The Wus recently sat down in their Menlo Park home with the Weekly to reflect on the transformation of this minority population, an "unimaginable" change that's taken place within their lifetimes.

They recalled their early days in Palo Alto when they served as unofficial ambassadors of the fledgling Chinese community. "We did a lot of things in those days because there was no Chinese consulate," Nadine said.

Eugene was sometimes called upon to receive visitors from Taiwan or Hong Kong who came to Stanford University, and Nadine was invited to Chinatown in San Francisco to celebrate events, such as Chinese National Day, she recalled.

Born in Chengdu, the capital of southwestern China's Sichuan Province, Eugene came to the United States in 1945 as one of 100 interpreters enlisted to help train Chinese Air Force cadets to fight against the Japanese in World War II. Eugene had learned English as a young boy in Chengdu — memorizing the Gettysburg Address in high school — studied foreign languages in college and joined the Chinese Army as an interpreter. After the Japanese surrendered, he was able to stay in the United States to attend the University of Washington, where he met Nadine.

He came to Palo Alto in 1951 fresh out of library school after he was hired to help organize the newly acquired Chinese collection at the Hoover Institution at Stanford University, which documented China's political, economic and social developments starting with the 1911 revolution.

Eugene recalled that there were only two Chinese faculty members at Stanford at that time.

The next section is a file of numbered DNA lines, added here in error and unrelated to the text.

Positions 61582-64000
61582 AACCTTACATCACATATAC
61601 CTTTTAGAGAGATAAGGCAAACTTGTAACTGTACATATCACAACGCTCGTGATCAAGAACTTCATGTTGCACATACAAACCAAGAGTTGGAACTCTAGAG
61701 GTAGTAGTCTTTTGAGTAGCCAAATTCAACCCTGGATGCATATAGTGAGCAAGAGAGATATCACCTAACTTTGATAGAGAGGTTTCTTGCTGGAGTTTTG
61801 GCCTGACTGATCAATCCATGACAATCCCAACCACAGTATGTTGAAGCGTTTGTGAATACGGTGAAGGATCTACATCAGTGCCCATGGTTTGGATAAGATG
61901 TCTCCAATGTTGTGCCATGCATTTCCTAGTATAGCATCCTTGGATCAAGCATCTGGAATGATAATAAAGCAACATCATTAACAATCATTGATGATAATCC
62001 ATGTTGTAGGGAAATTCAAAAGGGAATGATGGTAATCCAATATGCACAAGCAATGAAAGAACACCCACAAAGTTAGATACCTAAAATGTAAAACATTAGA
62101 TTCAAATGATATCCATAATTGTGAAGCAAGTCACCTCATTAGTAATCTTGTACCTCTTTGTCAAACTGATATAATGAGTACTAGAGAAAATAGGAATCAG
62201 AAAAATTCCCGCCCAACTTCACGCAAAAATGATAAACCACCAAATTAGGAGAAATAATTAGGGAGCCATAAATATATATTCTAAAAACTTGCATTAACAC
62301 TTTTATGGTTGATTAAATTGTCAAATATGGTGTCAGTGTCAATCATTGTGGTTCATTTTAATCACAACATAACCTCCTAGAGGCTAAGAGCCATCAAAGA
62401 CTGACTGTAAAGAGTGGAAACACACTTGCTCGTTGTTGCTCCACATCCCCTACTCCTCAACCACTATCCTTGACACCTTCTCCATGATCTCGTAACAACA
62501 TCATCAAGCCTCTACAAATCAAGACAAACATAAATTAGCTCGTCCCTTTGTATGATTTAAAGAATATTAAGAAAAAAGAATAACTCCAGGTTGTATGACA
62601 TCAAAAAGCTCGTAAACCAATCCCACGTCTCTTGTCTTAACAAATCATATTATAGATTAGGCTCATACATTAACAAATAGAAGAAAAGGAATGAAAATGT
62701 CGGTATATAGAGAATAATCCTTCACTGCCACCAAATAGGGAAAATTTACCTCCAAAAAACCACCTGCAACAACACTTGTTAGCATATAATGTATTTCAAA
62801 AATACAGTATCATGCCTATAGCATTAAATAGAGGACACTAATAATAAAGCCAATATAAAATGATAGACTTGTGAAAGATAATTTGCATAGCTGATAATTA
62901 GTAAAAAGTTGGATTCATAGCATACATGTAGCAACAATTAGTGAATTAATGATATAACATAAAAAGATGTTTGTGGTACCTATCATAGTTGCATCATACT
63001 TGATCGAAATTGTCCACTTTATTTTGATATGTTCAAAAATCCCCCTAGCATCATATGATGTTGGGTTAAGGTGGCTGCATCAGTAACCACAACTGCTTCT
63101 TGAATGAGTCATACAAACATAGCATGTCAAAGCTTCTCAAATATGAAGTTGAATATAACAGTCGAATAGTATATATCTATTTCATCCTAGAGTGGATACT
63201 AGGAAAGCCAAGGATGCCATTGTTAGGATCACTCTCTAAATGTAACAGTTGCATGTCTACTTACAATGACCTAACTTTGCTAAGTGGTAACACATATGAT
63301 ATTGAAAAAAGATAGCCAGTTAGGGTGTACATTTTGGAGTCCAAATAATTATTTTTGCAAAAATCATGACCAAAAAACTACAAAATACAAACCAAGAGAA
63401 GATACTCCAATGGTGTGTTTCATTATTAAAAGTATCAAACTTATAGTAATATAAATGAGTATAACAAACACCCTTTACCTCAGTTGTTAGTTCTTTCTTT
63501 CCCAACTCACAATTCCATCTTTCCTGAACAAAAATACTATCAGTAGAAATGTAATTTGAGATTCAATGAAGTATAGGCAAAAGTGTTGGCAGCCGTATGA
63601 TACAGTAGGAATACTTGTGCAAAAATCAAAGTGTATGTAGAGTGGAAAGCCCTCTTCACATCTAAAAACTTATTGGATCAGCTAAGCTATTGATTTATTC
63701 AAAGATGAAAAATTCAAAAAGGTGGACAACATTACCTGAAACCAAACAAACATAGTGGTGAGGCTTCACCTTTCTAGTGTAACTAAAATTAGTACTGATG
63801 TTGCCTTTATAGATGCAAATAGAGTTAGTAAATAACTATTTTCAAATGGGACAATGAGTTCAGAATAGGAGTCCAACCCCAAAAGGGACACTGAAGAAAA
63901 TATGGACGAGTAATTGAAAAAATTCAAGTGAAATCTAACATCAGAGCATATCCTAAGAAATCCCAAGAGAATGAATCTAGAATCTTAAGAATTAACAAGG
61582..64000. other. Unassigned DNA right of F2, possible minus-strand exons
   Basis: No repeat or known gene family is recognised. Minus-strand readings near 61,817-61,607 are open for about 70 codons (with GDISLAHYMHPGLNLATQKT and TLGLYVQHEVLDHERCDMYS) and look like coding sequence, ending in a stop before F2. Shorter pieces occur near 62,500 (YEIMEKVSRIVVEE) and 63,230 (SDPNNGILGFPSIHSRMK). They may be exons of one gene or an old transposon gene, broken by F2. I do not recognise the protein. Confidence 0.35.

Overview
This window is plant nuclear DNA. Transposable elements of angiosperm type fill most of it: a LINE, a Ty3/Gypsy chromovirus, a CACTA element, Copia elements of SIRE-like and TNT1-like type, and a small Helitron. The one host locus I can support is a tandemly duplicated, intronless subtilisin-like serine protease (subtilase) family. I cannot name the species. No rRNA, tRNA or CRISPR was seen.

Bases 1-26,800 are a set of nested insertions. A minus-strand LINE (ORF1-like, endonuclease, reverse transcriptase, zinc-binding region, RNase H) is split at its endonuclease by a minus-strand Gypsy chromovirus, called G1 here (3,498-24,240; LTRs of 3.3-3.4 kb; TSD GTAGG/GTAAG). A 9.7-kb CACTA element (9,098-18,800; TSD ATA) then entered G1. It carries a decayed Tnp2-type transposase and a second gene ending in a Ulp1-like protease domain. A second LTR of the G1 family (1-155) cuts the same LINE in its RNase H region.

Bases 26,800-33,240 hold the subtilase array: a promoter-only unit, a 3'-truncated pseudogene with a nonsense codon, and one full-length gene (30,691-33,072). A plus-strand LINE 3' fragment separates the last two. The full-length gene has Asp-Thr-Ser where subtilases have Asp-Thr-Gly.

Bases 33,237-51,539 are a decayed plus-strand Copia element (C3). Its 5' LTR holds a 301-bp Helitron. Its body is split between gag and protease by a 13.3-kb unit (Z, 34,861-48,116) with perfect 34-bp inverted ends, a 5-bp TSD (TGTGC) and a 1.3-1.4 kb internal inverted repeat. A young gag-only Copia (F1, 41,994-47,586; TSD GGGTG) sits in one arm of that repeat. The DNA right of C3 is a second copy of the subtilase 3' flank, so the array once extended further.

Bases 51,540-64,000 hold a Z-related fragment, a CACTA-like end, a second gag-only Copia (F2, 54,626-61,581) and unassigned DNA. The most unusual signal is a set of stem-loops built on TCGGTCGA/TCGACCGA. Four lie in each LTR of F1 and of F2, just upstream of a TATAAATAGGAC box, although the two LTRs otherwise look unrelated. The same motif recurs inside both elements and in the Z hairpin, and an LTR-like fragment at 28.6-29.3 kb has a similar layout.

While Nadine Wu worked as a lab technician at the old Palo Alto Medical Clinic, Eugene — always formally dressed in pressed shirt and tie — toiled in the basement of Hoover Tower. "We used to boast that we were the ones holding up the tower," he said.

His job was organizing and cataloging box loads of materials, many of them manuscripts written by leaders of the Chinese Communist Party. "Everything had to be done by hand," Wu said.

The English in the card catalog could be typewritten, but the Chinese had to be written by hand, he explained.

Living in Palo Alto wasn't always easy for the Chinese couple.

The Wus said they faced racial discrimination when looking for an apartment in Palo Alto.

"We'd look in the Palo Alto Times and find vacancies, but when we went and knocked on the door and they saw our faces, they'd say, 'Sorry, the place has been rented,'" Eugene said.

Nadine said they eventually found a close-knit neighborhood where their son and daughter — born in 1957 and 1960 — spent their early childhood years.

"Our neighbors were wonderful — we were all young mothers,"Nadine said about living on Louis Road. "It was very safe. You could unlock your door, go to the neighbor's house and nothing happened."

The Wus felt so secure that they let their 5-year-old son walk unaccompanied to his piano teacher's house.

In the early 1960s, the Wus moved to Massachusetts, where they spent 33 years while Eugene directed the Harvard-Yenching Library, a major center for East Asian research. When they returned to the Palo Alto area for retirement in the late 1990s, they were astonished by the growth and dynamism of the local Chinese community. "We joined a Chinese church, and it has eight branches all over the Bay Area," Nadine said. The main branch — located in Menlo Park and serving a mix of people from mainland China, Taiwan, Hong Kong, Southeast Asia and even some U.S.-born Chinese — holds multiple services every Sunday.